Choose your programme and click on Apply now

You will apply for the programme using the Apply now button on this page. You’ll also choose your specialisation (major, subject or endorsement) if applicable.

Some programmes have additional requirements such as the submission of a portfolio or CV. Click on Apply now and you will be able to submit those documents as part of the application process.

Receive and accept an Admission Offer of Place

You will receive an Admission Offer of Place when you have been accepted into the programme. You need to accept this before you can enrol in your courses. International students also need to pay their fees at this point.

Enrolling in courses

You’ll then get access to your own student homepage (also known as the student portal). This is where you can enrol in courses. Any updates on your application or enrolments will also be on your student homepage. Make sure you check this regularly.

When you choose courses, ensure you check for any requirements that apply including:

  • prerequisites (courses you have to do before the one you are enrolling in)
  • corequisites (courses you have to do at the same time as the one you are enrolling in)
  • restrictions (courses that you cannot enrol in if you are completing or have completed another identified similar course)
  • location – for instance some distance-based courses still have an on-campus element, so double check that the way the course is taught is suitable for your situation.

Each of our courses has its own webpage where you can find this information. You can use our course search to find course pages.

More information on courses is in the ‘Courses for this programme’ section on this page.

You can find information on application due dates and semester dates on the key dates page.

We look forward to welcoming you to Massey!

If you have any questions, contact us through the Enquire button on this page.

What are courses and credits?

What are courses and credits?

Each Massey programme is made up of courses (in some tertiary institutions they are called ‘papers’).

You will have some compulsory courses and some you can choose from.

Each course is worth a certain amount of credits (often 15 credits, but this does vary). You must gain a set number of credits to be able to graduate from this programme.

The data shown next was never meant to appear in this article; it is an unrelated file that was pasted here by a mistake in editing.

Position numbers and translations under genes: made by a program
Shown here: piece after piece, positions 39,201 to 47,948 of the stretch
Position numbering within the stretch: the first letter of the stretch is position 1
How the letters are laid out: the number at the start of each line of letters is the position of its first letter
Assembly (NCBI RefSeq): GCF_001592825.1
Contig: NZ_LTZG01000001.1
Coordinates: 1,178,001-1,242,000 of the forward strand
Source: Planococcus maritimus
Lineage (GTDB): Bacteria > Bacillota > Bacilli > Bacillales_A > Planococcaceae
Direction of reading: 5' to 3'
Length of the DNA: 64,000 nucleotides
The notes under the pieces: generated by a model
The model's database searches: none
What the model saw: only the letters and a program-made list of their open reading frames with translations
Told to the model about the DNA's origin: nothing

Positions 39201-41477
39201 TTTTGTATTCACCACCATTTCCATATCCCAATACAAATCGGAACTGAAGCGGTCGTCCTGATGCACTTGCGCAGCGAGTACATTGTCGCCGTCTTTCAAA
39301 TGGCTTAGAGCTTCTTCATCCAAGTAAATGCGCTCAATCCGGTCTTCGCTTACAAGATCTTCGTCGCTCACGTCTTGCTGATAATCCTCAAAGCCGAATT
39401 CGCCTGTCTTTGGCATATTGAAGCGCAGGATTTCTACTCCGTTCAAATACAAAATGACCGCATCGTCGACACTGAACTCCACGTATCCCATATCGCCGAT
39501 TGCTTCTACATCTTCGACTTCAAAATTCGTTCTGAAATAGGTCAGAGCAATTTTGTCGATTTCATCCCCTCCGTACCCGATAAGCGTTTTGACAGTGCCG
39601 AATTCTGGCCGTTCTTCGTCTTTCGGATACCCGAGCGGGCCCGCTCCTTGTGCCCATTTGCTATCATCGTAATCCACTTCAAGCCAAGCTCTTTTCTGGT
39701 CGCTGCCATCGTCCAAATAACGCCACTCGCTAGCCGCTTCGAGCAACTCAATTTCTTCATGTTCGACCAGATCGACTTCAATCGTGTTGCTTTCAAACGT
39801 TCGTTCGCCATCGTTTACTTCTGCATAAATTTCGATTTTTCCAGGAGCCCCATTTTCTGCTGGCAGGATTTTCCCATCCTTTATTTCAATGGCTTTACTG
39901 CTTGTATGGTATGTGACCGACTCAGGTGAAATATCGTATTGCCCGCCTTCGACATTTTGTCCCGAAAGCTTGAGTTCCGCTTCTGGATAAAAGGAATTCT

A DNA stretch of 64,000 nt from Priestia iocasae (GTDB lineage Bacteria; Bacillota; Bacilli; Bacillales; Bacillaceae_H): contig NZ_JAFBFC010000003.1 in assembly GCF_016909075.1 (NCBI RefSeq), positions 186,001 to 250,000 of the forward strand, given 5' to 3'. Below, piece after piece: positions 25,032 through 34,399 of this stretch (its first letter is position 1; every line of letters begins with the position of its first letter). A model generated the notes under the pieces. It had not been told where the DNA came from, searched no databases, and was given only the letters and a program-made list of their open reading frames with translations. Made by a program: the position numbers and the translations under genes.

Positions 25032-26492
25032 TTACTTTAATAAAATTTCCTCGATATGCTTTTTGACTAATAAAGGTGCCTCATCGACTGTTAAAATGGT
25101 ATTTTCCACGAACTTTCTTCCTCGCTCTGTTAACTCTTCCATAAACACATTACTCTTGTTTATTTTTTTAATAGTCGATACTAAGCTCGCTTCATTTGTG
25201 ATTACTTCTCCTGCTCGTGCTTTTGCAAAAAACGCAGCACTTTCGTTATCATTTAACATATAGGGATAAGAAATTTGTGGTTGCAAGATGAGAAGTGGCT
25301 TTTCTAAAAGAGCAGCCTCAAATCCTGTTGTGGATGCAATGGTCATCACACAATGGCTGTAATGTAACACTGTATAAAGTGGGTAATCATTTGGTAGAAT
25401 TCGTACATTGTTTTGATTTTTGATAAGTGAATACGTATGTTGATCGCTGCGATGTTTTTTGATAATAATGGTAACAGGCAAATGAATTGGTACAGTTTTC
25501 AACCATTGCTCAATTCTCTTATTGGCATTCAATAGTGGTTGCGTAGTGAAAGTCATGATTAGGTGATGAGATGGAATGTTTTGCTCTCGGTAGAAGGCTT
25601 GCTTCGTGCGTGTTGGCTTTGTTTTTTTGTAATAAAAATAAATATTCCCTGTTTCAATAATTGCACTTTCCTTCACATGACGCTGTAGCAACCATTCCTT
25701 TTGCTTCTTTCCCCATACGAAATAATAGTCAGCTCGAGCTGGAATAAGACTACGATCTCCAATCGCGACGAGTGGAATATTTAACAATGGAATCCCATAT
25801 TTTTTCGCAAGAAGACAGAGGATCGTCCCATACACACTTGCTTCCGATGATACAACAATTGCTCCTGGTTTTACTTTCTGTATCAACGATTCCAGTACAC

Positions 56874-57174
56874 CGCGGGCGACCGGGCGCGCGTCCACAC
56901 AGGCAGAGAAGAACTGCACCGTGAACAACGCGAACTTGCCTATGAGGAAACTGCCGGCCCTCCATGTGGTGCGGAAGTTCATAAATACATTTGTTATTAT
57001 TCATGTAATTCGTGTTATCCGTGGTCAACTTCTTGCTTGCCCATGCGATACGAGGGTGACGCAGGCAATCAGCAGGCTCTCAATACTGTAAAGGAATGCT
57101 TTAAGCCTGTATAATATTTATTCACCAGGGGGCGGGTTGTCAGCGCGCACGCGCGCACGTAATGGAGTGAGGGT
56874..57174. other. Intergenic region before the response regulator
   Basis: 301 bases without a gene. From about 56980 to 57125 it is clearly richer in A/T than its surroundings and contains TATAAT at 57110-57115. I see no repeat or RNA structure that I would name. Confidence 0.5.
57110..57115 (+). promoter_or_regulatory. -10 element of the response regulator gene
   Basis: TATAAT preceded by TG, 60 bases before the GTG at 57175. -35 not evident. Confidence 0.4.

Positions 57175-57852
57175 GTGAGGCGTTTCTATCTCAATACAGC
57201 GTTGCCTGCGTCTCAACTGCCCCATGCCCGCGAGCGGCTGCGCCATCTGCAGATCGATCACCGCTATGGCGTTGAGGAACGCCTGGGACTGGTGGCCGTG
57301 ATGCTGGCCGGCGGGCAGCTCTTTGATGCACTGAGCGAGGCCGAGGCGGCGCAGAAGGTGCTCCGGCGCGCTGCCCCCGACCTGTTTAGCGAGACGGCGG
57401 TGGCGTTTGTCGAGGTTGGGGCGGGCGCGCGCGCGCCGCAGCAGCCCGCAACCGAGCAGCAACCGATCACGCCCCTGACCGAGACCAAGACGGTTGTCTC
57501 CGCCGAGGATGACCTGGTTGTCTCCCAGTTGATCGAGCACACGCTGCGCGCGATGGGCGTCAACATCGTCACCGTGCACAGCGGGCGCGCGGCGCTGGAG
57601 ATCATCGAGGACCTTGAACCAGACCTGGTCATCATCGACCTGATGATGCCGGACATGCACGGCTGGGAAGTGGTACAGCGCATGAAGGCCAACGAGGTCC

There may also be some rules about which courses you need to pass to progress to the next year, or stage, of your study (known as progression). There are also courses you must pass to graduate with a specialisation.

  • See the ‘Courses for this programme’ section for the list of courses.
  • Courses search

Understanding course numbers

The first three digits of our course numbers show you which subject the course is about.

The second three digits show you the level and course ID number. For instance:

  • sub-degree courses are '0' (i.e. xxx.0xx)
  • undergraduate study begins at 100-level, (i.e. xxx.1xx)
  • as you progress through 200- and 300-level courses this number changes to 2 and 3 respectively. The higher the number that starts the second three digits, the higher the level of study
1 6 2 . 3   0 1
Subject area   Level   Course ID number

About electives

Electives are courses that are not compulsory. Certain guidelines are usually provided on courses you may take. Elective courses contribute to the programme, but not to your major or specialisation.

Workload and time management

Use this tool to help determine how much time you will need each week to complete your studies.

Estimate workload

Returning students

For returning students, there may be changes to the majors and minors available and the courses you need to take. You can go to the section called ‘Transitional Provisions’ in the Regulations to find out more.

There is a webpage with information on changes that took place in 2020, which may affect you if you are a current BSc student.

In some cases the programme or specialisation you enrolled in may no longer be taking new enrolments, so may not appear on these web pages. To find information on the regulations for these programmes go to the Massey University Calendar.

Please contact us through the Enquire button on this page if you have any questions.

Scholarships and awards

There are a number of scholarships available for new and current students. They could relate to your situation, achievement or interest.

Find and apply for scholarships